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What does population growth mean for house building?

09 July 2014

Joe Kilroy

News of the UK population growing by more than 400,000 in the last year[1] presents a good occasion to dig down into the data on household formation in England and Wales between 2001 and 2011 and consider what it means for planners and housing.

The data shows an increased variation in terms of the size of households[2], with a 25% increase in households with six or more people, while single-person households now make up 30% of total household composition. There has also been an increased variation in tenure types, with a 6% increase in privately rented household spaces; the largest increase of all housing tenure types. The owner occupied category declined from 69% to 64% over the same period. If we are really about to embark on a new era of house-building as the three main political parties claim, this variation in sizes of households and tenure types needs to be borne in mind.

Housing map

Proportions of one person households by region/country in England and Wales, 2001 and 2011

   

Per cent

 

2001

2011

England and Wales

30.0

30.2

Wales

29.1

30.8

South West

29.6

30.3

South East

28.5

28.8

London

34.7

31.6

East of England

28.3

28.5

West Midlands

28.8

29.6

East Midlands

28.2

29.0

Yorkshire and The Humber

29.5

30.5

North West

30.9

32.2

North East

30.7

31.9

     

Source: Office for National Statistics

Local Authorities need to consider their own specific situation carefully in the light of this data and decide what it means for their area in terms of housing development. They should ensure that their local plan is robust to the range of housing needs that exist in their area and review that plan regularly to see if changes are needed. Local authorities should also be wary of being overly influenced by national data when assessing local housing needs. Recent research commissioned by the RTPI[3] suggests that due to the influence on the 2011 census of a number of exceptional factors such as increased international migration, the economic downturn and the effects of a long period of poor housing affordability, planning based on census data could lead to an under-provision of housing. Similarly the data on household formation should be given local context. To do so government could help those planning for housing by providing sensitivity analysis at the local authority level so that users can gauge the amount of uncertainty they need to plan for.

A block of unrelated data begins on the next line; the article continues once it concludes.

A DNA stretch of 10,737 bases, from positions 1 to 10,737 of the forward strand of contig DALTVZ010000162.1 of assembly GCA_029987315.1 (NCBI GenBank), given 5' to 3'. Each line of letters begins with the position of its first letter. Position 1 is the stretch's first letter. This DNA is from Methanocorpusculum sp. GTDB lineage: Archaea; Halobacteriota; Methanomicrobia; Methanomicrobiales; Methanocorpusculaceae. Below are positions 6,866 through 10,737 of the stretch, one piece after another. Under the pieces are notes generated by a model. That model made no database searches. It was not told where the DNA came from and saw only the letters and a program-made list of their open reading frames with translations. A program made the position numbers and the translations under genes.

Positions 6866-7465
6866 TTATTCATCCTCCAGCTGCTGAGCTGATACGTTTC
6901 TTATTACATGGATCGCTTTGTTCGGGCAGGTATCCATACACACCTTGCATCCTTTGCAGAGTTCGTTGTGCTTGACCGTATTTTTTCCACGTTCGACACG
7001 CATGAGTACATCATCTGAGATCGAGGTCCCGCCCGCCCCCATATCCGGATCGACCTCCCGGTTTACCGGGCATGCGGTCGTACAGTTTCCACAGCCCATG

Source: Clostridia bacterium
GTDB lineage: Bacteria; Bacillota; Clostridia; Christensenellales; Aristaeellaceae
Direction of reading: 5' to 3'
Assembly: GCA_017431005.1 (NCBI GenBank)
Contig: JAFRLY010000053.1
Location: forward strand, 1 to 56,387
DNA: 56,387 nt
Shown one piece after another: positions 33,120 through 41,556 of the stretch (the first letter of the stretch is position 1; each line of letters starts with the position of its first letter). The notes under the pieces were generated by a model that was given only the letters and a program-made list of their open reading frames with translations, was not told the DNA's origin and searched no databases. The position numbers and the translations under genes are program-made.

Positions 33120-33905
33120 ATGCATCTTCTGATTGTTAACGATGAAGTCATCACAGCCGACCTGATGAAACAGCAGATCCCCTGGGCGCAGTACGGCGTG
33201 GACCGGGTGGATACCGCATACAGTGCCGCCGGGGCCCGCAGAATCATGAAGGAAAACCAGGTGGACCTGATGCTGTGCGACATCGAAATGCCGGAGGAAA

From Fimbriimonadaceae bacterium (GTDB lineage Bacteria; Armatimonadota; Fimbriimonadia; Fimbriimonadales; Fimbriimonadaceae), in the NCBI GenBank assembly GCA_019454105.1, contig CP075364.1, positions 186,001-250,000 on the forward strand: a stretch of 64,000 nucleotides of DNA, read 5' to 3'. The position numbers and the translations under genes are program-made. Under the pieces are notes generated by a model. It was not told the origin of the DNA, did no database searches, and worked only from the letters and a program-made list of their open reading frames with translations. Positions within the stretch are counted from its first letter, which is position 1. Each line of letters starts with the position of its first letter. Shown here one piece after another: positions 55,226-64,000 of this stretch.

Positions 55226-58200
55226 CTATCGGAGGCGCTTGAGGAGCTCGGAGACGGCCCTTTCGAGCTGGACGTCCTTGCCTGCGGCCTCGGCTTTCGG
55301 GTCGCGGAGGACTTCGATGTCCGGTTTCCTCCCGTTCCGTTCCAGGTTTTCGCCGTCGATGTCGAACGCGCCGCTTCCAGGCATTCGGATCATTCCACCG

Under occupancy – is there a policy lever?

In 2011 there were 1.1 million household spaces unoccupied by usual residents, up from 0.9 million in 2001 (a 21% rise)[4]

The issue of under-occupancy, having more bedrooms than people in an accommodation, has in some quarters been used to fuel the argument against building more homes. According to advocates of this position, if we made better use of existing stock then we would not need to increase house building.  

Are there policy measures that could bring these free spaces in existing stock into use? Facilitating downsizing is a thorny issue. In a civilised society there is no fail-safe way of moving people out of their home to ensure best use of existing stock. Government can support developments for older people[5], but ultimately it comes down to individual choice, and understandably many people want to stay in their home regardless of whether they are using all the bedrooms or not.

There are those who disagree, arguing that that few residents actually want to stay in large under occupied homes. The real problem, they argue, is that there is a dearth of one and two bed houses to cater for the changing needs of ageing residents. If more suitably sized houses were available, the argument states, occupiers of large homes would make civically minded, rational choices about their accommodation preferences, and swap their large under-occupied home for a modestly sized one or two bed.

Apart from the inconsistency of lamenting the lack of one and two bed homes while disagreeing with the need to build more homes, research[6] suggests that the majority of owner occupiers do not want to move. Furthermore the ‘existing stock/under-occupancy’ position disregards the fact that a lot of under-occupied homes are not in areas where the greatest demand for homes exists.

We need to build more houses

The different composition of households and the variation in types of tenure is significant for house building. It means that variety is needed and that local authorities need to be given the resource to gauge what kinds of needs exist wit in their jurisdiction. Details about the types of houses needed, while important, should not distract from the more fundamental issue – the housing sector is not building enough homes of any type.

About Joe Kilroy

Joe Kilroy is Policy Officer at the RTPI and is the policy lead for housing and decentralisation.


[1] http://www.bbc.co.uk/news/uk-27972335

[2] http://www.ons.gov.uk/ons/dcp171776_361923.pdf

[3] /media/830845/rtpi_research_report_-_planning_for_housing_in_england_-_january_2014.pdf

[4] http://www.ons.gov.uk/ons/dcp171776_361923.pdf

*the group that correlates the highest with under-occupation, although we shouldn’t ignore that there are significant rates of under-occupation amongst the population in general